While the Covid pandemic created many challenges for the Cree School Board (CSB), it’s also been an opportunity to reassess longstanding policies and develop innovative solutions for meeting the changing needs of students.
The success of public-health measures enabled schools to reopen last fall and provide in-person instruction. As teachers returned to communities following the holiday break, many used their two-week quarantine to improve their teaching techniques with the online learning platform.
“There’s been a lot of exploration and experimentation this year,” said Sarah Pash, the CSB’s chairperson. “I know a lot of teachers have been experimenting with different ways of approaching online instruction, even though it hasn’t been necessary. We’re all grateful we were able to provide a more normalized experience for our young people.”
Last fall, students were surveyed to determine their capacity for online studies. The CSB’s information technology department loaned laptops to Secondary IV and V students who needed them, and Pash hopes over 2,000 laptops will be distributed in the new year.
“Our education services department, especially our Cree department, have been working hard on beefing up the curriculum online,” Pash told the Nation. “In the spring, we were very concerned because we realized we were unprepared to meet special needs with an online learning platform. Now we’re looking at how to do speech, language and remedial work remotely, through our virtual platform.”
These unprecedented times have given the CSB a chance to address previous technological limitations and leap into the future of education. Recognizing the online learning platform’s power to broaden learning opportunities and provide new ways to engage with students, a few months ago the CSB’s Council of Commissioners approved a new department focused on digital learning.
“The school board has really had to look at its policies and where we might be behind the times,” said Pash. “This period allowed us to take stock of where we are and where we need to develop. We’ve been forced to be innovative and think about how we’re going to meet the needs of students.”
The adult education department has also adapted virtual instruction to meet student needs. While most programs resumed via online learning, many technical education programs requiring in-person instruction have taken longer to implement.
Adult students have been able to apply for allowances and access laptops from the CSB, the latter secured through a generous donation from the Eeyou-Eenou Community Foundation in partnership with the Mastercard Foundation last June. Sabtuan Adult Education Services is also attempting to remove traditional barriers for people wanting to return to school with a new “direct-to-employment” partnership with the Cree Health Board.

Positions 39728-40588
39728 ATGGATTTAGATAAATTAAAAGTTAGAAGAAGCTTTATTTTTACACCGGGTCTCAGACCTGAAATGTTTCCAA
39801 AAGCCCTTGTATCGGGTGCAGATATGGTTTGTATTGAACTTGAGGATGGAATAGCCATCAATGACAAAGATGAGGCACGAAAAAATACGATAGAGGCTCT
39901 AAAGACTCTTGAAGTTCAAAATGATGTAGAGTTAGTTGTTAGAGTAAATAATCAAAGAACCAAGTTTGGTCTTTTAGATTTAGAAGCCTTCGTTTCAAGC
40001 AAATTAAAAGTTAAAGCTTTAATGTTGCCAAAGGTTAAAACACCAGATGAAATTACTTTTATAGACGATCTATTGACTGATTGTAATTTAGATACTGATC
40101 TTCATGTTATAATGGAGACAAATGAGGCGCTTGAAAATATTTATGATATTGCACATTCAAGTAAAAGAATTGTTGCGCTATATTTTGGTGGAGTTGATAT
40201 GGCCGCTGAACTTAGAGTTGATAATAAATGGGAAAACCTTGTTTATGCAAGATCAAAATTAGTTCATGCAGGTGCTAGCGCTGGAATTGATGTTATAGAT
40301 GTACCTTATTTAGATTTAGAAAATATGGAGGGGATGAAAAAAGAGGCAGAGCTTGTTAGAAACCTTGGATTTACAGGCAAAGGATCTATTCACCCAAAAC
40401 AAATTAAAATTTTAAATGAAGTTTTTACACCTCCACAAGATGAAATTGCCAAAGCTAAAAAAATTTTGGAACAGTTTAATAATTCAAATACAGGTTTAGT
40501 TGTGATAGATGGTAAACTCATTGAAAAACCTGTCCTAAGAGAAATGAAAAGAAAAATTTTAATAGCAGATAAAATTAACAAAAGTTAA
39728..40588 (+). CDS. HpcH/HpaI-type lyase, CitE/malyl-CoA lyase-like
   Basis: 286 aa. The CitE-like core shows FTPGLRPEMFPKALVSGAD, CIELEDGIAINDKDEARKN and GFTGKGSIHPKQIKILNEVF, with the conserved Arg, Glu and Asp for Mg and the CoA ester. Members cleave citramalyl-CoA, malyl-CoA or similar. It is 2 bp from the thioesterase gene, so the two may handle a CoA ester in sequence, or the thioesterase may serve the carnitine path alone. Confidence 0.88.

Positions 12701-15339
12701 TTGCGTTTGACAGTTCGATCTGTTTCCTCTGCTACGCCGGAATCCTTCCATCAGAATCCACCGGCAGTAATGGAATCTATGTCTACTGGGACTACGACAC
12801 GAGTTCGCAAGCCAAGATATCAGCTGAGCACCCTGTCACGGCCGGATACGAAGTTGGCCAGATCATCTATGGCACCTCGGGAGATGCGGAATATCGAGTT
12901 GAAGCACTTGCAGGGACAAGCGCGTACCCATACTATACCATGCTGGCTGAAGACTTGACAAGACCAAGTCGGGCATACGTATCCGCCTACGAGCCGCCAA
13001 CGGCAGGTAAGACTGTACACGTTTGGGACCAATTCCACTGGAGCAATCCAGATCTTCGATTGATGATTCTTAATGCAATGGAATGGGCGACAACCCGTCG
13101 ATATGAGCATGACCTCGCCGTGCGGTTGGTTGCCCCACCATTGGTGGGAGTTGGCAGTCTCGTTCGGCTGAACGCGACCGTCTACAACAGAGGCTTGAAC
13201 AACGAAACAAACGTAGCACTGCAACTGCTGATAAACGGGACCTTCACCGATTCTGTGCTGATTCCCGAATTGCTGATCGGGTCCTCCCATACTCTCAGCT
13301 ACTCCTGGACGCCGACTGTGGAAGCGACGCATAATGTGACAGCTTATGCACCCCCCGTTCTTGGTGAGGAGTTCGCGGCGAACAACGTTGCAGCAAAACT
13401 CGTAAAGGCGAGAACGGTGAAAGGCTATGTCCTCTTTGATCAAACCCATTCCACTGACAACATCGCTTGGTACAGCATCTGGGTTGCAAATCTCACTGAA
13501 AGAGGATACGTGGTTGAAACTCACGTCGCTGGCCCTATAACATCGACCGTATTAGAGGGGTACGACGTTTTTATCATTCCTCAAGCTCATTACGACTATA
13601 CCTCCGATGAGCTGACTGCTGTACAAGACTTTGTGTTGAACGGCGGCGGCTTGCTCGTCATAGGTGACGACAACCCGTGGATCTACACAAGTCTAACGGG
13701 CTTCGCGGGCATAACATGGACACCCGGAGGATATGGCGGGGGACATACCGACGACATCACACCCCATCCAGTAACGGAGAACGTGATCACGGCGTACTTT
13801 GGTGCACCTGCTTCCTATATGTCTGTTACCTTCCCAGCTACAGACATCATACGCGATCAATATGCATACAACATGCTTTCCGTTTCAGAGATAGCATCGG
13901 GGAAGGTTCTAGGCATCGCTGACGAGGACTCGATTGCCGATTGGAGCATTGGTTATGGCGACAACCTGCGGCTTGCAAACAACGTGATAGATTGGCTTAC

Applications are currently being accepted for a 35-week beneficiary attendant training program offered in both Chisasibi and Waswanipi, which will provide graduates with a vocational diploma and a guaranteed job offer. With three Elders’ homes expected to open in 2022, qualified caregivers who can speak Cree are in high demand.
The CSB is also anticipating the diverse needs of college and university students. As pandemic restrictions limited summer employment opportunities, the board provided additional financial support with special consideration for those students who are parents.
“We’ve been hearing a lot from postsecondary students about the difficulties of the past term,” said Pash. “It is very difficult to continue to maintain motivation and engagement in an online learning environment. For the most part, our postsecondary students have been at least partially online.”
With many students understandably reluctant to pursue education in Covid “hot zones” and several institutions offering exclusively online content, it’s been necessary to appreciate diverse needs.
“When we think of supporting postsecondary students, we have to consider their comfort, mental health and ability to concentrate on their schoolwork,” explained Pash. “Last year during the shutdown period, we realized how important it was to focus on each student as an individual. That is the only reason we got through the spring the way we did with the ability to graduate so many students.”
A record-breaking 248 graduates received their high school diploma in 2020, with an overall success rate of 90% – a remarkable increase over the previous year’s 54%. Pash praised the CSB’s extensive network for helping students meet their graduation requirements and said they are similarly attentive as their education journey continues.
“We need to be listening to them very carefully because they are doing important service,” Pash asserted. “Not only for themselves, working on their own futures and qualifications, but we know how important they are for our communities and development as a nation.”
This compassionate approach demonstrates how the CSB looks beyond immediate return on investment to the bigger picture of nation building. Moving into 2021, maintaining this flexibility is a natural response to the rapidly evolving state of education.
“Our role is not only to educate but to make sure we take care of people,” said Pash. “This period has shown us a lot. We’ve learned we are resilient – the sacrifices we made were because we’re all in this together. When we approach what we do with care, love and conviction, we can make great things happen.”